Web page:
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December 10, 2009

CANNED ASIAN PEARS


CANNED ASIAN PEARS

They say February is the longest month, but for me, it was November. My sincerest apologies for not posting in so long, but the last six weeks have been craaaazy. I will do my best to make up for it in the coming weeks. 
I have much to report on including a fantastic canning event I did at MEND (Meet Every Need with Dignity) with talented fellow canner Kevin West from Saving the Season, and the fabulous folks from Food Forward, but more on that later.
Below is my recipe for Thai Flavored Canned Asian Pears. Kevin sampled them at the MEND event and convinced me that it was post-worthy. Sometimes we need to borrow others taste buds, our own being confused or overwhelmed. Both Kevin and my daughter Isabel said it reminded them of lychee.
My desire for a crisp canned pear led me to develop this recipe. Asian pears don’t have a ton of flavor, but what they lack in taste they make up for in texture. I can’t think of another fruit that is simultaneously crisp and juicy. They retain that quality when canned and their delicate taste makes them the perfect foil for any number of flavors you want to impose on them. The thai trio of lemon grass, ginger and lime are a perfectly complement the pears.
The technique is the same as basic canned pears; peel and core, cook briefly in a simple syrup and can. Asian pears do not have sufficient acid so they require the addition of citric acid or bottled lemon juice to the jars before canning.
This makes a lovely light dessert served with sorbet or on its own. It’s a simple recipe with a big WOW factor.


CANNED ASIAN PEARS




YEILD:
4 quarts
INGREDIENTS:
  • 1-gallon cool water
  • 1-teaspoon citric acid or lemon juice (for water to prevent browning)
  • 8-10 lb firm Asian Pears
  • 21/2cups sugar
  • 6 cups water
  • 8 1/4” thick slices of peeled fresh ginger root
  • 2 stalks lemon grass trimmed, lightly smashed and cut into 3-4” pieces
  • 4 kafir lime leaves or 4 large pieces lime peel (with as little pith as possible)
  • 8 tablespoons (2 per quart jar) bottled lemon juice or 2 teaspoons  (1/2 teaspoon per quart) citric acid


METHOD:
1.  Start your hot water bath canner and prepare your jars and lids.
2. Mix the water and citric acid or lemon juice together in a large bowl. Peel, quarter and core the pears (I use a melon baller) and place them in the water mixture to prevent browning.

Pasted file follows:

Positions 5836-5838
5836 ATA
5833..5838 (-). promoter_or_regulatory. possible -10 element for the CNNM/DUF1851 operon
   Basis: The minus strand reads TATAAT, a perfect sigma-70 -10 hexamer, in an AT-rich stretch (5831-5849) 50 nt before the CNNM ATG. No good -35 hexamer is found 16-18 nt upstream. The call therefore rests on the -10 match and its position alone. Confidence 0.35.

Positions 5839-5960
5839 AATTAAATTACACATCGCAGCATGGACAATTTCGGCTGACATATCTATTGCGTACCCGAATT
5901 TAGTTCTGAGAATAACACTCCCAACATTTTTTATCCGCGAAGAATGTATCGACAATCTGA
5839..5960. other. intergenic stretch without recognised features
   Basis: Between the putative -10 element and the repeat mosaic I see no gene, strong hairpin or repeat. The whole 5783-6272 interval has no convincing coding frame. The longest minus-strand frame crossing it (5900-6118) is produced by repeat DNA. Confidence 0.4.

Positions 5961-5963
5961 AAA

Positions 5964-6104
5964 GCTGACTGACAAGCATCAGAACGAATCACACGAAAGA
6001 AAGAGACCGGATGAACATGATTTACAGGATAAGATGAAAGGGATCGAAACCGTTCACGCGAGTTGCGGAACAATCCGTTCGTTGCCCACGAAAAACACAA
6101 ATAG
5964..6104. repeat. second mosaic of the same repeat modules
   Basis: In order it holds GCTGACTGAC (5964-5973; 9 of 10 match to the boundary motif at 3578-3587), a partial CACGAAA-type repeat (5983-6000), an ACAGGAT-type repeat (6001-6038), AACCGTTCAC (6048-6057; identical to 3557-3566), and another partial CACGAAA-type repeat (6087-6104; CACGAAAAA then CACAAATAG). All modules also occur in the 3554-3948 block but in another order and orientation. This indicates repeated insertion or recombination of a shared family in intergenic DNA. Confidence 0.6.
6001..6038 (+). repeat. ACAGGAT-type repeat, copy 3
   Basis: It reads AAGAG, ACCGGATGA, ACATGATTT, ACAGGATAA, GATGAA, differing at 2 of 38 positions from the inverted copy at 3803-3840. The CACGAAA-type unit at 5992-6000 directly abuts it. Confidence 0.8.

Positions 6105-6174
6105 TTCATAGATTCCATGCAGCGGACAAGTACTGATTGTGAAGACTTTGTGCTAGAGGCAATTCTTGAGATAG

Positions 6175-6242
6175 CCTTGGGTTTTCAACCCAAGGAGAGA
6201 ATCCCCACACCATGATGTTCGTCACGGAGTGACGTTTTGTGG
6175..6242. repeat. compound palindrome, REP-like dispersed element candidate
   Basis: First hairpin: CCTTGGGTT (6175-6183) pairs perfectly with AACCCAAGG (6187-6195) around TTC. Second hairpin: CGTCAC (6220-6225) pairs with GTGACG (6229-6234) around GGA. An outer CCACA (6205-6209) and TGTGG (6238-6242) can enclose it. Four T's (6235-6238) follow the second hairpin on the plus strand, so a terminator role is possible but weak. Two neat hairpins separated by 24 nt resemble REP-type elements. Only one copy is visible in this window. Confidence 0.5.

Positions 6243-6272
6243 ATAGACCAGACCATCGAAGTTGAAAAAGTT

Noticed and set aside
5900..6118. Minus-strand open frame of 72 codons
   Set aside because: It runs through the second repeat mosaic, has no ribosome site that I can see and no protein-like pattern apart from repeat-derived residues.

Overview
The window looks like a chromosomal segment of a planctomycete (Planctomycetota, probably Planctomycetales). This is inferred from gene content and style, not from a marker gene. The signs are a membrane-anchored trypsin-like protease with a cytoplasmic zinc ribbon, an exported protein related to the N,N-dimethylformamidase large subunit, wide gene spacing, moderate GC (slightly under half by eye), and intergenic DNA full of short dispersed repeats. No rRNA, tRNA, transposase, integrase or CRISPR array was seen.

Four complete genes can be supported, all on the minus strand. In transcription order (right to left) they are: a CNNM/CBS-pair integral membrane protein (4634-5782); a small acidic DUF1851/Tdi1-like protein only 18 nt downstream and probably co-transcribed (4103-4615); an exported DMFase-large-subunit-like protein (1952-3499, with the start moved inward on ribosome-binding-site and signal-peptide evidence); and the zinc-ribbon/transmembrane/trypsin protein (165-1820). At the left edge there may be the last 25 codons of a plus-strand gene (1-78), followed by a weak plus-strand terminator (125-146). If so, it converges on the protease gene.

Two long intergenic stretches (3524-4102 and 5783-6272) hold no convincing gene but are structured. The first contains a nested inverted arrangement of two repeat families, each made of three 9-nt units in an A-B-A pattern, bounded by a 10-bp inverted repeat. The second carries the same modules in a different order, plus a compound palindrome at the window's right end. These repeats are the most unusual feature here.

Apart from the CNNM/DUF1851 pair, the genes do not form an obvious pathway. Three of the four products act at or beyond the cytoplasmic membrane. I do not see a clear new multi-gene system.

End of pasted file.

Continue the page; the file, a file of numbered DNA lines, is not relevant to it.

3. Meanwhile in a large saucepan combine the sugar, water, ginger and kafir leaves or lime peel. Bring to a boil over medium heat stirring until sugar is dissolved. Reduce the heat to low.
4.  Place pears in a single layer (you may have to do two batches) in syrup. Cook over medium low heat for 5 minutes until fruit is heated through.

5. Add bottled lemon juice or citric acid to prepared jars. Using tongs or a slotted spoon pack pears into jars as snugly as possible (the fruit shrinks while cooking). Fill to the top squeezing in extra fruit if possible.

6. Divide ginger slices, lemon grass and  kafir evenly between jars. Cover the pears with the sugar syrup leaving 1/2-inch headroom. Remove any air bubbles. Wipe rims and place lids on screwing on lightly.
7. Place jars in canner covering with more hot water to submerge the jars by at least a full inch. Bring to a boil and process quarts for 25 minutes (timed from the boil). Remove canner lid and wait 5 minutes before carefully removing jars. Place jars on towels or a cutting board to cool.


8 comments:

  1. I am so excited, I was telling a friend about this recipe and that I wanted to try it - next week her husband is bringing me a box! I can't wait - I'll let you know how it goes.

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  2. My pears are here!!! Let the canning begin!!

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  3. Quick question, why bottled lemon juice rather than fresh? Can't wait to try this recipe too.

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  4. Janet,

    Some fruits and vegetable do not have sufficient acid to ensure safe canning. Fresh lemons have a variable amount of citric acid in them. Bottled lemon juice has a know and consistent PH level which ensures proper acidification when needed. I keep a bottle in the fridge and use it ONLY in recipes that call for it, do not substitute regular lemon juice in a recipe that calls for bottled.
    I hope this helps.

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    Replies
    1. Thank you for this recipe! My 4H group will learn how to can next week and we had a bumper crop of Asian pears & no idea how to can them.

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  5. Hi Nina,
    If I want to put up pints instead of quarts, can the processing time be shortened?
    Thanks!
    Janice

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  6. Sounds delectable. This recipe would be great as a desert.

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  7. Made these last weekend, and opened a jar tonight. So amazing. Best recipe ever.

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